The public feud between President Trump and former FBI Director James Comey, whom Trump fired last year, sparking allegations of "obstruction of justice," has reignited after Comey gave an interview to ABC News in which he suggested "it's possible" that Trump was "with prostitutes peeing on each other in Moscow." In response, Trump unloaded on Comey on Twitter, declaring that he "should be prosecuted" for leaking classified information to the press.
Trump is referencing a revelation that came during Comey's testimony to the Senate Intelligence Committee in June 2017, just weeks after he was fired by Trump because of his botched handling of the Hillary Clinton investigation. Comey told the committee that he had given memos he had written while serving as FBI director to his friend, a law professor at Columbia University, so he could leak it to the media for the express purpose of creating pressure to create a special prosecutor for the Russia allegations, which turned out to be Robert Mueller.
Though Comey tried to argue that the memos were his private property and thus legal for him to distribute, the FBI made clear they were in fact government property and contained classified information.
"So you didn’t consider your memo or your sense of that conversation to be a government document?" asked Republican Sen. Roy Blunt during the hearing. "You considered it to be, somehow, your own personal document that you could share to the media as you wanted through a friend?"
"Correct," said Comey. "I understood this to be my recollection recorded of my conversation with the president. As a private citizen, I thought it important to get it out."
Later, Comey addressed the specifics of his memo on the Mike Flynn conversation. "I immediately prepared an unclassified memo of the conversation about Flynn and discussed the matter with FBI senior leadership," he said later. "My view was that the content of those unclassified memorialization of those conversations was my recollection recorded."
However, as The Hill reported a month later, the FBI revealed that Comey's "unclassified," "personal" memos he leaked to force the special counsel were actually government documents, some of which were clearly marked classified. "Four of the memos had markings making clear they contained information classified at the secret or confidential level, according to officials directly familiar with the matter," The Hill reported.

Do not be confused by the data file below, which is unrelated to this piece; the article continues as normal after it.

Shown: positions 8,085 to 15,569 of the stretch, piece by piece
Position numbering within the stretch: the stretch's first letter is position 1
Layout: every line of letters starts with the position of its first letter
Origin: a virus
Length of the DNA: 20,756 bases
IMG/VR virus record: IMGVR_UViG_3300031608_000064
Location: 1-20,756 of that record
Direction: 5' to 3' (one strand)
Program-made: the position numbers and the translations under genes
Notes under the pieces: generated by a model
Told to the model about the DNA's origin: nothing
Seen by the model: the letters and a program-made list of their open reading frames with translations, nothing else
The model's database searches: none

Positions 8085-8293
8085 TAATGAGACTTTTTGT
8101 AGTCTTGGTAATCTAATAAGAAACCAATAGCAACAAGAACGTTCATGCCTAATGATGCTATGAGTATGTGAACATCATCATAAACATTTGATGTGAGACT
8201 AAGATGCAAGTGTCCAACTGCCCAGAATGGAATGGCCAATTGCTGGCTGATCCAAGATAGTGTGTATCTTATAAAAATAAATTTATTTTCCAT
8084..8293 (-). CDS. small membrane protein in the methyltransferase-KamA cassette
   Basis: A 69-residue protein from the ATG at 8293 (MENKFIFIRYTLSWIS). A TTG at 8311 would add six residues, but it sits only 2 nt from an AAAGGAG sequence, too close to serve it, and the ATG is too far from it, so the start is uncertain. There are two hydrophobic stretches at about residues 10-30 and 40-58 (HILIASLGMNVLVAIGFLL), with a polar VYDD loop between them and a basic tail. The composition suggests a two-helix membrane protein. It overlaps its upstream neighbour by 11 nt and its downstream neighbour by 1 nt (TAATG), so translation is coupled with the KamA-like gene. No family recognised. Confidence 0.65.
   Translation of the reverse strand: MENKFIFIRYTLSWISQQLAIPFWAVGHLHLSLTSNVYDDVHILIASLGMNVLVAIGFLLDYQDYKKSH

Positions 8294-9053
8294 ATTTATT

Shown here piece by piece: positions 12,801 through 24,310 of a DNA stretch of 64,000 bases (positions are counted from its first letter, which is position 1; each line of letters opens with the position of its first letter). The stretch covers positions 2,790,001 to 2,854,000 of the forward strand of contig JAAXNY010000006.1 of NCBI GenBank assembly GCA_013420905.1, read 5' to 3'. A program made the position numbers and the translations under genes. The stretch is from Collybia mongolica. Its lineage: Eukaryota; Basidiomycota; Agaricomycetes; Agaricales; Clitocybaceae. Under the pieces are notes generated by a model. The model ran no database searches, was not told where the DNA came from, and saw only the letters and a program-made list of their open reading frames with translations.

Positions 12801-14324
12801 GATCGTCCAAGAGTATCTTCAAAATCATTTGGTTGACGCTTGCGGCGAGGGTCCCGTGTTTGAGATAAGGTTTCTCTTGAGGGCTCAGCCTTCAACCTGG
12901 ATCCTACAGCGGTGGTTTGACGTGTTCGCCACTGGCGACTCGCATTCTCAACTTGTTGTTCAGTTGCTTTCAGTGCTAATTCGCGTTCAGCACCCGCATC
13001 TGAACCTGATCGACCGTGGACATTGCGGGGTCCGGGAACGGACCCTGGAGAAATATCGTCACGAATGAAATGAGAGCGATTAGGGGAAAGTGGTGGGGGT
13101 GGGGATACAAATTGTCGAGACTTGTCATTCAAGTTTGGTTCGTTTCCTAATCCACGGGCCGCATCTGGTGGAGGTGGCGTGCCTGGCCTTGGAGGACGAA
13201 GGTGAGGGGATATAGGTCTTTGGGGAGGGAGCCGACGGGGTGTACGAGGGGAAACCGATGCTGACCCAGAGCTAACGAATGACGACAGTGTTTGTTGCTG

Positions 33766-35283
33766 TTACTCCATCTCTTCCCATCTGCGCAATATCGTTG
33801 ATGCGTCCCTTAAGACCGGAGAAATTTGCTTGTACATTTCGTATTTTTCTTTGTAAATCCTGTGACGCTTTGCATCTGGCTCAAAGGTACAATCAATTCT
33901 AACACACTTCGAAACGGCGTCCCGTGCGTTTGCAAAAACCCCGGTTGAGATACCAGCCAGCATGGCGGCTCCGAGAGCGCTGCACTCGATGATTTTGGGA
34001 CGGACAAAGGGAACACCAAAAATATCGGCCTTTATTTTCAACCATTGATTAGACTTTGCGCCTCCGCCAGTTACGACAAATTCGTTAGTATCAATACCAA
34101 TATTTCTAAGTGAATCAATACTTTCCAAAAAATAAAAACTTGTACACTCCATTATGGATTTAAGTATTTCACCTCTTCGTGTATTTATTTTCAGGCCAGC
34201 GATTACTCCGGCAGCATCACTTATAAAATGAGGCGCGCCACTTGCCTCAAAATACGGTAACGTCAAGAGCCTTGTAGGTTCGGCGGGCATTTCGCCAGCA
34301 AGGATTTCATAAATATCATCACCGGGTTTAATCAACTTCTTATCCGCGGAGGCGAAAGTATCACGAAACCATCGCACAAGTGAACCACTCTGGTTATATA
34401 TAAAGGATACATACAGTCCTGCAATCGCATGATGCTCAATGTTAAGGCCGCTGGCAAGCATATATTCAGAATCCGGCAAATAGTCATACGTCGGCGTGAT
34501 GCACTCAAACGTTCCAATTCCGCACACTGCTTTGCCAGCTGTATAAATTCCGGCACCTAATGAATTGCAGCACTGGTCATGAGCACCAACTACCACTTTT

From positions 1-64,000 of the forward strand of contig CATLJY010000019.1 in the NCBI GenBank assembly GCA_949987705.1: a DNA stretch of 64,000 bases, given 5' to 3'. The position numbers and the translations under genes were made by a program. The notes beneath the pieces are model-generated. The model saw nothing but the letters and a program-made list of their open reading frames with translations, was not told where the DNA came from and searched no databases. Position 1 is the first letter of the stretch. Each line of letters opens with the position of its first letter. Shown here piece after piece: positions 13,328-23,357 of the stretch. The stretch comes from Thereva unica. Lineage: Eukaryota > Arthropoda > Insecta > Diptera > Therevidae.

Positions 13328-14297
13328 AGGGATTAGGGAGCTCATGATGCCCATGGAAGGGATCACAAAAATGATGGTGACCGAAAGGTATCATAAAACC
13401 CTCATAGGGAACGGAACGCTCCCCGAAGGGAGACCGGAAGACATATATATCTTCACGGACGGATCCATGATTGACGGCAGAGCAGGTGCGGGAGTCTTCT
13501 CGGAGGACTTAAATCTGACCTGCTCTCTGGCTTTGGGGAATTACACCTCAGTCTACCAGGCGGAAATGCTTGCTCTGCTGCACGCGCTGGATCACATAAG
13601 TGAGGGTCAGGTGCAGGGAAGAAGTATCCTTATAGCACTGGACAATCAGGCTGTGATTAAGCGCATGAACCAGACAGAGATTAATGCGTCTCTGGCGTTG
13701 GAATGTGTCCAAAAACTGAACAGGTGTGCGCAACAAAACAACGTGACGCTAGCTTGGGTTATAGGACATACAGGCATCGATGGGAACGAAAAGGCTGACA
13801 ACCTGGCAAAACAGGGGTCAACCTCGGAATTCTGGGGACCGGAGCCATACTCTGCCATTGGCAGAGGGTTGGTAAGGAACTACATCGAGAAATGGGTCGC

It is a violation of FBI policy for agents to release any information that is classified or involves an ongoing investigation, as explained in the agreement signed by all FBI agents. The first two clauses of the agreement clearly state that such disclosures "violate federal law" and that "all information" and documents acquired in connection to one's official duties in the bureau are "the property of the United States of America":
1. Unauthorized disclosure, misuse, or negligent handling of information contained in the files, electronic or paper, of the FBI or which I may acquire as an employee of the FBI could impair national security, place human life in jeopardy, result in the denial of due process, prevent the FBI from effectively discharging its responsibilities, or violate federal law. I understand that by being granted access to such information, I am accepting a position of special trust and am obligated to protect such information from unauthorized disclosure.
2. All information acquired by me in connection with my official duties with the FBI and all official material to which I have access remain the property of the United States of America. I will surrender upon demand by the FBI, or upon my separation from the FBI, all materials containing FBI information in my possession.